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Default Re: Some Short Naners From PSL Nursery

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Can you please elaborate on how the pot size makes fo a shorter plant? An what varieties were used? To me height is a crucial factor n growing bananas because my unheated greenhouse has a very low roof. HAving a shorter plant is indeed very nice for me. But, as for now, shorter plants has always meant "slower plant".
Soil Density effects root growth rate

Root Mass effects plant growth rate & maturity

Container Size effects plant height & yield

The 8" depth produced full sized plants & bunches

The 6" depth produced short plants.

The use of partitions will aid in speeding up plant growth.

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Old 02-15-2014, 08:05 PM   #11 (permalink)
 
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Default Re: Some Short Naners From PSL Nursery

So, if i understand everything correctly, to get a plant with a short pstem, and a reasonable productivity i should aim for a pot about 6'' shallow, with low soil density, high root mass, capable of being splitted in several partitions, in a pot somewhat bigger than 15 gallon at least.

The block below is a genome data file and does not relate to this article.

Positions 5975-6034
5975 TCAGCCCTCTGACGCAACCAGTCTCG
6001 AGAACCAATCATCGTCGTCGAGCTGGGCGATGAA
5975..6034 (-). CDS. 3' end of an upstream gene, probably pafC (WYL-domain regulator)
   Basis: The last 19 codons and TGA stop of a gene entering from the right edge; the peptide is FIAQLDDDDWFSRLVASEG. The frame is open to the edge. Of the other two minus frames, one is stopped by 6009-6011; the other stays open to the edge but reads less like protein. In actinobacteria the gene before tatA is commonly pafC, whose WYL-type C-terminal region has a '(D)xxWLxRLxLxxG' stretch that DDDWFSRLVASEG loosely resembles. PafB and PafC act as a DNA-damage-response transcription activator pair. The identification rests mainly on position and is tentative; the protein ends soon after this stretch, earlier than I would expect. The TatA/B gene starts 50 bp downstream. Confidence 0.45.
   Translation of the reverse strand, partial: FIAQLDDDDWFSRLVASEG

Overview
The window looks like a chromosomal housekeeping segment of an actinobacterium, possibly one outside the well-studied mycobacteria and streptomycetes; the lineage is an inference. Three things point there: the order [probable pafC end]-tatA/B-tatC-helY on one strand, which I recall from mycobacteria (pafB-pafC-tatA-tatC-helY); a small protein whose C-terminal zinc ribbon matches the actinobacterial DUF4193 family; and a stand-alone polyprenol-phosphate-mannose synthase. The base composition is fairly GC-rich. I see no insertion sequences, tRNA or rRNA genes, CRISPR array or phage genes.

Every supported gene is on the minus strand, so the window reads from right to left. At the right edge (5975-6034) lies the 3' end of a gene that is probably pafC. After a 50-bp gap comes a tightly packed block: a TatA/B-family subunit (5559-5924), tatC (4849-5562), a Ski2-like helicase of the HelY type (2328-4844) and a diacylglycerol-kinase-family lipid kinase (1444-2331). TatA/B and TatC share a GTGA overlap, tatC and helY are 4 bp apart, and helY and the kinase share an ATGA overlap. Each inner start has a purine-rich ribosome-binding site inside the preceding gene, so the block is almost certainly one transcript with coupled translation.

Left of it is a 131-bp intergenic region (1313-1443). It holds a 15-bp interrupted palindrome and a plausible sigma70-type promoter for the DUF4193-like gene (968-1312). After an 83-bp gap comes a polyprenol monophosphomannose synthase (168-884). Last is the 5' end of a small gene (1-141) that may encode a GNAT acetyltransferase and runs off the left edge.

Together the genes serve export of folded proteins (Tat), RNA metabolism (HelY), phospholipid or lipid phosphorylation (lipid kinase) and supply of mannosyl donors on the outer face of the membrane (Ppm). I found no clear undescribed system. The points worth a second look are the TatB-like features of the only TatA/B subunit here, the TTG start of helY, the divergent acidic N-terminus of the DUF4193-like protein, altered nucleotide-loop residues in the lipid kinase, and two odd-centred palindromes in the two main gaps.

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Old 02-15-2014, 09:58 PM   #12 (permalink)
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Default Re: Some Short Naners From PSL Nursery

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So, if i understand everything correctly, to get a plant with a short pstem, and a reasonable productivity i should aim for a pot about 6'' shallow, with low soil density, high root mass, capable of being splitted in several partitions, in a pot somewhat bigger than 15 gallon at least.
AND in the tropics.
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Old 02-16-2014, 12:45 PM   #13 (permalink)
 
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Default Re: Some Short Naners From PSL Nursery

Last requirements seems a bit harder to obtain than the rest, but i will try nonetheless to grow something potted.

Regarding pstem height, it seems to me that people in tropic usually get shorter plants compared to people living further north. I'm wondering if people who are living up north get higher pstem because their plants are somewhat etiolated compared to the one of people living in the south.